Oracle Fusion Middleware is a collection of standards-based software products that spans a range of tools and services from J2EE and developer tools, to integration services, business intelligence, collaboration, and content management. Oracle Fusion Middleware offers complete support for development, deployment, and management.
The procedures you will need to follow will vary depending on the configuration of your existing system and the environment you want to create at the end of the installation and configuration process.
This chapter contains the following topics:
This section contains the following:
Oracle Fusion Middleware 12c software is available as a series of product distributions. A distribution is an archive file containing an installer; when you run the installer, the set of Oracle Fusion Middleware products and feature sets (defined below) that are included with the distribution are installed.
Table 3-1 shows the contents of the Oracle WebLogic Server and Coherence Distribution; note that the products and feature sets will differ depending on your Oracle Fusion Middleware product:
Oracle WebLogic Server and Coherence (
Core Application Server
Coherence Product Files
Web 2.0 HTTP Pub-Sub Server
WebLogic Client JARs
Additional Language Help Files
CIE WLS Config
Third-Party JDBC Drivers
WebLogic Evaluation Database
Open Source Components
Third-Party Maven Apache
Oracle Installation Infrastructure
A description of each column in this table follows:
The Distribution column contains the name and actual file name of the distribution that you can download.
The items in the Products column may or may not be installed, depending on the installation type you select when you run the product installer. Most Oracle Fusion Middleware products offer two or three different installation types, and not all products are available with all installation types.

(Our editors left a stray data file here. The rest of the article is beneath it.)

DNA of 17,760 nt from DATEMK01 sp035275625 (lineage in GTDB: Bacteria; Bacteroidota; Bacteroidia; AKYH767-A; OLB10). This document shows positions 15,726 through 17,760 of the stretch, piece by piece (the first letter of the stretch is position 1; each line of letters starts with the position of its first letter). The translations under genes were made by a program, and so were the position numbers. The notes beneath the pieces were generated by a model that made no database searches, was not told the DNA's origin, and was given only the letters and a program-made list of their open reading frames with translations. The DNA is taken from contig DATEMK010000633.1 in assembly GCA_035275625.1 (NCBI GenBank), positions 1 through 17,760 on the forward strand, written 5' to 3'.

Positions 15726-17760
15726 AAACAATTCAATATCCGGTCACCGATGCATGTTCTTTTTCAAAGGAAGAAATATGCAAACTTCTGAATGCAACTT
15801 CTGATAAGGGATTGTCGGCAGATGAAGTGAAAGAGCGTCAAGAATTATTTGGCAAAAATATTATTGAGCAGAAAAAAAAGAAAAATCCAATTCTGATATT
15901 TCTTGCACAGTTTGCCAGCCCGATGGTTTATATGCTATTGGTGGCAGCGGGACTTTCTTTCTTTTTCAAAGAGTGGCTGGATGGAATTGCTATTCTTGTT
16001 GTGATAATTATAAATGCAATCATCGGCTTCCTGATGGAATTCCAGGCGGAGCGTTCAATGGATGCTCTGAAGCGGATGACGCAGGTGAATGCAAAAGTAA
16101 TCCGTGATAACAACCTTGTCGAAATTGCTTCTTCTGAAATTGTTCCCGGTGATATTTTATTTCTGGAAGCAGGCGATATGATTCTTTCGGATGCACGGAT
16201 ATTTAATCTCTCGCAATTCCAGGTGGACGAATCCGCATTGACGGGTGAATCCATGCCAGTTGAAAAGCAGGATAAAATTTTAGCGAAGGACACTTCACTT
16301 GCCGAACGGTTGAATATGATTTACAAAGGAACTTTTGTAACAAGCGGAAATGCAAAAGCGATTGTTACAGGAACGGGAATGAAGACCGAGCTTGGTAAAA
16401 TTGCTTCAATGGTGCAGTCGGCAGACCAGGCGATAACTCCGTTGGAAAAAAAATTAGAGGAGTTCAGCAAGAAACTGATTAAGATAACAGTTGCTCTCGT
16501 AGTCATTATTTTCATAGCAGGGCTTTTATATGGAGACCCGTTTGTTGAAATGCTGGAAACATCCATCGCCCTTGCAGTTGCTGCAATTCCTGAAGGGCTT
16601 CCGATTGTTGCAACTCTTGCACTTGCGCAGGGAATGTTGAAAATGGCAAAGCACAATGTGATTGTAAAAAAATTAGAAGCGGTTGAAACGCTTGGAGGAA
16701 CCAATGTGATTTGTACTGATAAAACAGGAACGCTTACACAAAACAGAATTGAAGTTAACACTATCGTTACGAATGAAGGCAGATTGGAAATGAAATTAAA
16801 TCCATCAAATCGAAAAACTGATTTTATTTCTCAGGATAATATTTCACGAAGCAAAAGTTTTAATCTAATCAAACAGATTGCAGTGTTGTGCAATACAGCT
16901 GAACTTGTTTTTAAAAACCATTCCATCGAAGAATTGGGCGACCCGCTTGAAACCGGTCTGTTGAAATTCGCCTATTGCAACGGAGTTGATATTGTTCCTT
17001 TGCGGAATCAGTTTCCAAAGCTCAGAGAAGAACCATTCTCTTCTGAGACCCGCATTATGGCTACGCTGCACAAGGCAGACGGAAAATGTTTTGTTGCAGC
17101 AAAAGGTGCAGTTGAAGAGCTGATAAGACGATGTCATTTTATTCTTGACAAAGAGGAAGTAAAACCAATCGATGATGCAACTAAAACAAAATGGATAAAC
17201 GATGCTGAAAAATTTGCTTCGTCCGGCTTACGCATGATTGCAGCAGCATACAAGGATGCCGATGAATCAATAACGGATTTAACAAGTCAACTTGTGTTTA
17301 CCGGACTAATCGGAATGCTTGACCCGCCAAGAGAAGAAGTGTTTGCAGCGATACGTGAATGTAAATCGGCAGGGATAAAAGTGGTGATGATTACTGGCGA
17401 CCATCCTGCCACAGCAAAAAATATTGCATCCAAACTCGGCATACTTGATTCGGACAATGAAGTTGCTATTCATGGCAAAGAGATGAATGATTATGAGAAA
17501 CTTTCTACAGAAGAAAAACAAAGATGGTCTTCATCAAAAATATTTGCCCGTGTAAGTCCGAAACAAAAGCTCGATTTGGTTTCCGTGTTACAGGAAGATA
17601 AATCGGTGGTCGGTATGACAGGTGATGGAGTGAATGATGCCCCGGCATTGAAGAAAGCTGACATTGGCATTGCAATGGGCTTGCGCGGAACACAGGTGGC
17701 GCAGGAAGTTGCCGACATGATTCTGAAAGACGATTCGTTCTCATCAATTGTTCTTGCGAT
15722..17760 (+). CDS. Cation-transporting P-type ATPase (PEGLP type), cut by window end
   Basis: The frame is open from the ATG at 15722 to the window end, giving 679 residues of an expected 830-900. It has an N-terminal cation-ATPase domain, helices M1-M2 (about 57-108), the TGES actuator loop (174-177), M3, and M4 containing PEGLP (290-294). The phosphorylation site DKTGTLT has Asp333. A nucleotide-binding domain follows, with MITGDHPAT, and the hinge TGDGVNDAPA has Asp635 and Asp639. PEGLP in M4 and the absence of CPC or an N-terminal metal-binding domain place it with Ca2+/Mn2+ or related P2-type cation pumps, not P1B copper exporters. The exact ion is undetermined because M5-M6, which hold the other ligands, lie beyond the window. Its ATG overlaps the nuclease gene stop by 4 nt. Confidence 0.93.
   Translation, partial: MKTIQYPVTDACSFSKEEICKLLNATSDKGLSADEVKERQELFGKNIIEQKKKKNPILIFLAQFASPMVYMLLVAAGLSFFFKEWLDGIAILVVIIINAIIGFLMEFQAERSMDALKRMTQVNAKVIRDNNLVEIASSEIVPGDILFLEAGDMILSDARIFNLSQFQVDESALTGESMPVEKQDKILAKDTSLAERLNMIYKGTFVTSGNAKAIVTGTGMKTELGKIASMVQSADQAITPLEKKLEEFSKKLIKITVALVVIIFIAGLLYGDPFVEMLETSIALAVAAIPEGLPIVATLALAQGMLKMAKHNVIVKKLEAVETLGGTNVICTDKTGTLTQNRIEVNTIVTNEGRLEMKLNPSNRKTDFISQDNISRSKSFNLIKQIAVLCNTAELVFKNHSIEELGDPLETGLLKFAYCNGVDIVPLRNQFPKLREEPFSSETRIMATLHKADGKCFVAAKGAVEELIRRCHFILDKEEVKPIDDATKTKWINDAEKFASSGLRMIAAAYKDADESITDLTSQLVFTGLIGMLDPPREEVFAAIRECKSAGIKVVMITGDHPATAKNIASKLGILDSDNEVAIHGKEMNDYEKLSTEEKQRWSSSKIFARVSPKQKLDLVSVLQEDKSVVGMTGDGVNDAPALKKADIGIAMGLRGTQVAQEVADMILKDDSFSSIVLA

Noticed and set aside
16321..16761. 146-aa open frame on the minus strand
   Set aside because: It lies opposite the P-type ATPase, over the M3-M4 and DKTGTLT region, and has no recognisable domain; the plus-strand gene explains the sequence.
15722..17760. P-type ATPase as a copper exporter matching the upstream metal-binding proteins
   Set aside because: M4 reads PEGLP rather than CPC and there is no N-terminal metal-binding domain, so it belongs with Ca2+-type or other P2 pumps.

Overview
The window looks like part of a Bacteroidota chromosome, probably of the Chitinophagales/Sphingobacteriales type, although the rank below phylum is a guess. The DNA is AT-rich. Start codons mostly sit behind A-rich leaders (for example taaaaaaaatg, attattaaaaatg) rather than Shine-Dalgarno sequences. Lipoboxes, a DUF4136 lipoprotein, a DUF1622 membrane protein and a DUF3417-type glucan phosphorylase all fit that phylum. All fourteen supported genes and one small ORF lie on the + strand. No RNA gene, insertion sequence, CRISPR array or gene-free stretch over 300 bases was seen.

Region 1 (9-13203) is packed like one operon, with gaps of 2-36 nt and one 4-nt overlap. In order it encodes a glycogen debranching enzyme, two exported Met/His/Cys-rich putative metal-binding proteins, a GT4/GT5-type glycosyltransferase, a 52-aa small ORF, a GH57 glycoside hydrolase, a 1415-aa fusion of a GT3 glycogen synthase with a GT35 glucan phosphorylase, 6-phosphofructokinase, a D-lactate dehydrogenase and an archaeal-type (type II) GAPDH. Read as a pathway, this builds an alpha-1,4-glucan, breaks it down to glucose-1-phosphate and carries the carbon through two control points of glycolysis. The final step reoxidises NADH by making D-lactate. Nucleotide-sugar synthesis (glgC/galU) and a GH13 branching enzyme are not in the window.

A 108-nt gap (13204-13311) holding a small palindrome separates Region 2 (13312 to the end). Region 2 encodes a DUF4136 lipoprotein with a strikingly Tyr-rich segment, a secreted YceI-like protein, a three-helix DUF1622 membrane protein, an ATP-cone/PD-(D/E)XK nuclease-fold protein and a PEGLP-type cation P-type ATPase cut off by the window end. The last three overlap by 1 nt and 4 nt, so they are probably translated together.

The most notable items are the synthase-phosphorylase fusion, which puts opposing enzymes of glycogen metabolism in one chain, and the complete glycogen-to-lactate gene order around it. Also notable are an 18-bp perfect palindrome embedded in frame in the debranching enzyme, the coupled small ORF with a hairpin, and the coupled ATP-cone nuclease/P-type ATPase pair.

In this particular example, some Oracle WebLogic Server and Coherence install types include the Examples, while others do not.
The Feature Sets column describes what is included with each product.
You do not have the option of selecting or de-selecting feature sets for installation. All feature sets within a product will be installed.
In this particular example, if you choose an install type that includes Examples, both Server Examples and Coherence Examples will be installed; you will not have the option of selecting one or the other.
In situations where the same feature set may exist in multiple products, the existing feature set will not be reinstalled if the same version is already present. If the feature set is a different version and is compatible with the existing feature version, a new version will be installed.
If there are incompatibilities (for example, due to the version numbers not matching) then the installer will issue an error message and will not overwrite the existing feature set.
Oracle provides multiple locations for downloading Oracle Fusion Middleware and the software it requires.
Table 3-2 describes the Oracle Web sites where you can download the latest Oracle Fusion Middleware software.
|Oracle Web Site||Purpose and Location|
Oracle Technology Network
If you are a developer, go to the Oracle Technology Network (OTN) to download Oracle software under the terms of the OTN Developer License.
Note: Oracle Technology Network requires free registration.
My Oracle Support
If you are a customer with a valid support agreement with Oracle and you want to download software patches, updates and fixes, then go to My Oracle Support:
Oracle Software Delivery Cloud
If you have purchased an Oracle software license and you want to download software under the terms of that license, or if you want to download Oracle software under the terms of the Oracle Electronic Delivery Trial License, then go to Oracle Software Delivery Cloud:
Note: For convenience, most of the links provided in this document are to the OTN download pages, but if you have purchased a license, Oracle recommends that you register with Oracle Software Delivery Cloud and use the Software Delivery Cloud as your primary location for obtaining your purchased software.
For specific information on the distributions you need to download for each product, see the Oracle Fusion Middleware Download, Installation, and Configuration Readme Files page.
Oracle recommends that you use the certification matrix and system requirements documents in conjunction with each other to verify that your environment meets the necessary requirements for installation.